Increase self-esteem, autonomy, self-respect, and self-actualization, decrease destructive behavior patterns and recidivism, and encourage youth to make small achievements toward larger, long-term goals.
Create a tangible “MAP” or “Action Plan” that youth can take with them upon release. Youth will have co-created this MAP with their mentors and can refer to it for resources, inspiration, or self reflection.
Creating Healing Communities: Walking with those affected by Incarceration
The Youth Chaplaincy Coalition, a task force of the Church Council of Greater Seattle, invites you to “Creating Healing Communities: Walking with those affected by incarceration” on Saturday, March 14 from 10 a.m. – 4 p.m. at First AME Church, 1522 14th Ave., Seattle 98122.
Healing Community congregations will build teams with other congregations in Washington and work to build an effective and powerful movement to change the criminal justice system at both the state and federal level.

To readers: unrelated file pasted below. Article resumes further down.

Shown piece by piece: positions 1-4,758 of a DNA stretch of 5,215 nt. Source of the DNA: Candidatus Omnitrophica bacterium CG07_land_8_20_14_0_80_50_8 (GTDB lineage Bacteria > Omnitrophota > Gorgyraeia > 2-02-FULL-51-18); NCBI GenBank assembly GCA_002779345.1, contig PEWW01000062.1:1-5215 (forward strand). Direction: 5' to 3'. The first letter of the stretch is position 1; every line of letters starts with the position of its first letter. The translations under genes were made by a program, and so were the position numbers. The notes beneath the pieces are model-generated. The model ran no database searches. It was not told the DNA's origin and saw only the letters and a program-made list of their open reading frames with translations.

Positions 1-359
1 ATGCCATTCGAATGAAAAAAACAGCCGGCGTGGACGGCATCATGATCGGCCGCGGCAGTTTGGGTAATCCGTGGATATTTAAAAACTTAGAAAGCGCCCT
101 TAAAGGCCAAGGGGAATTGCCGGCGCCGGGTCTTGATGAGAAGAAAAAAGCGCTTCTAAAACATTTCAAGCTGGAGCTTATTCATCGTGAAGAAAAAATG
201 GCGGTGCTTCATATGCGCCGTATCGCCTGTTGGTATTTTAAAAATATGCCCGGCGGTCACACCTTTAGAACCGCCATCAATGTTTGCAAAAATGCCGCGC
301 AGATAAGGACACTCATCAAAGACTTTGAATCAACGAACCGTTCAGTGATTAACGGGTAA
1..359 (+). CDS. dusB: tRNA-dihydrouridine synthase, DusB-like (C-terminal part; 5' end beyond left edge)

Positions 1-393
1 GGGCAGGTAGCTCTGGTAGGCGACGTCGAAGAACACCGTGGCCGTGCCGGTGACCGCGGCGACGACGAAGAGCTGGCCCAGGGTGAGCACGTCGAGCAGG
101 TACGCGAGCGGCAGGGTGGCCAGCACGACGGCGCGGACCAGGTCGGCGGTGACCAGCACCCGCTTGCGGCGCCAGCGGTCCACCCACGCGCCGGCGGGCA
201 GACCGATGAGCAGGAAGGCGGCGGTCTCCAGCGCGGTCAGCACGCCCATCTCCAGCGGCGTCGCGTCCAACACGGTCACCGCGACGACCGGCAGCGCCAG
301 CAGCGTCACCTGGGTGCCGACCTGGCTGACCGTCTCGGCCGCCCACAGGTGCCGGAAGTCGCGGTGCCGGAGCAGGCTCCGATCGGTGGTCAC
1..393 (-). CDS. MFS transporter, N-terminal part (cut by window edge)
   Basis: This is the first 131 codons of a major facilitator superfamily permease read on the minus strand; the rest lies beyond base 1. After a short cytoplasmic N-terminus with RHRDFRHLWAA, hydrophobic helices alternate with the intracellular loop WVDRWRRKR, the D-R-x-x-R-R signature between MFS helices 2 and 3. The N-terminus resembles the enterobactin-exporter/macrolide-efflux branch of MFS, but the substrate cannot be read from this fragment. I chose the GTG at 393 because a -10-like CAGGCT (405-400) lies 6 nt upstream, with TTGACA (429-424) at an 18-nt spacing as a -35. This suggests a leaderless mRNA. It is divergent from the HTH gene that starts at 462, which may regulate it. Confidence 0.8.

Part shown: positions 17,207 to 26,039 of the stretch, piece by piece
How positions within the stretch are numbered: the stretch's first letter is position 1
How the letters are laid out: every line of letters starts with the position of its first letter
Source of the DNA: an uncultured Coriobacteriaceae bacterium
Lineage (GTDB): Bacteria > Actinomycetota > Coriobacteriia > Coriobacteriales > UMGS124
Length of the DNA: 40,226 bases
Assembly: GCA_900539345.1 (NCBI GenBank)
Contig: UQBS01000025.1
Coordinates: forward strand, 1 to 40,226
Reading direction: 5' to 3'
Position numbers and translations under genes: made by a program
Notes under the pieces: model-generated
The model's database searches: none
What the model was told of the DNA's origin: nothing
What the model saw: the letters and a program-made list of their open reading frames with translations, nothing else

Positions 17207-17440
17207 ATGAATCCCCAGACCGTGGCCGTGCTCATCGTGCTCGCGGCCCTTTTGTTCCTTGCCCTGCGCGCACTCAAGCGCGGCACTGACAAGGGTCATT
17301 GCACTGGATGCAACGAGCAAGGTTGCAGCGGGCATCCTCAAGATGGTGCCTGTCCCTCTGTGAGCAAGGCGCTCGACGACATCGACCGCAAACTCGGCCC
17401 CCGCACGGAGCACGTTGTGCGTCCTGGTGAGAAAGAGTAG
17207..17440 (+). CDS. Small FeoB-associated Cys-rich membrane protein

Come hear how to bring awareness to your congregation about the issues of incarceration and recovery, reducing the sense of stigma and shame. Learn how to connect with those currently incarcerated, and how to provide support through support groups and pastoral counseling for the family and mentoring for returning citizens. Connect your congregation with community resources to better serve returning citizens.
Register and RSVP to the Rev. Terri Stewart, YCC-Chaplain@thechurchcouncil.org or 425.531.1756.
The Youth Chaplaincy Coalition is a group of like- minded individuals and churches that seek to provide services, in a faith-based context, to youth affected by incarceration. We are launching our new Mentors in Mission program in partnership with Rainier Beach UMC which is designed to bring local mentors together with youth around gardening and mentoring.
Identifying and labeling the feelings a speaker experiences
Listening for undercurrent feelings not explicitly expressed by the speaker
Recognizing personal values and personal history revealed in conversation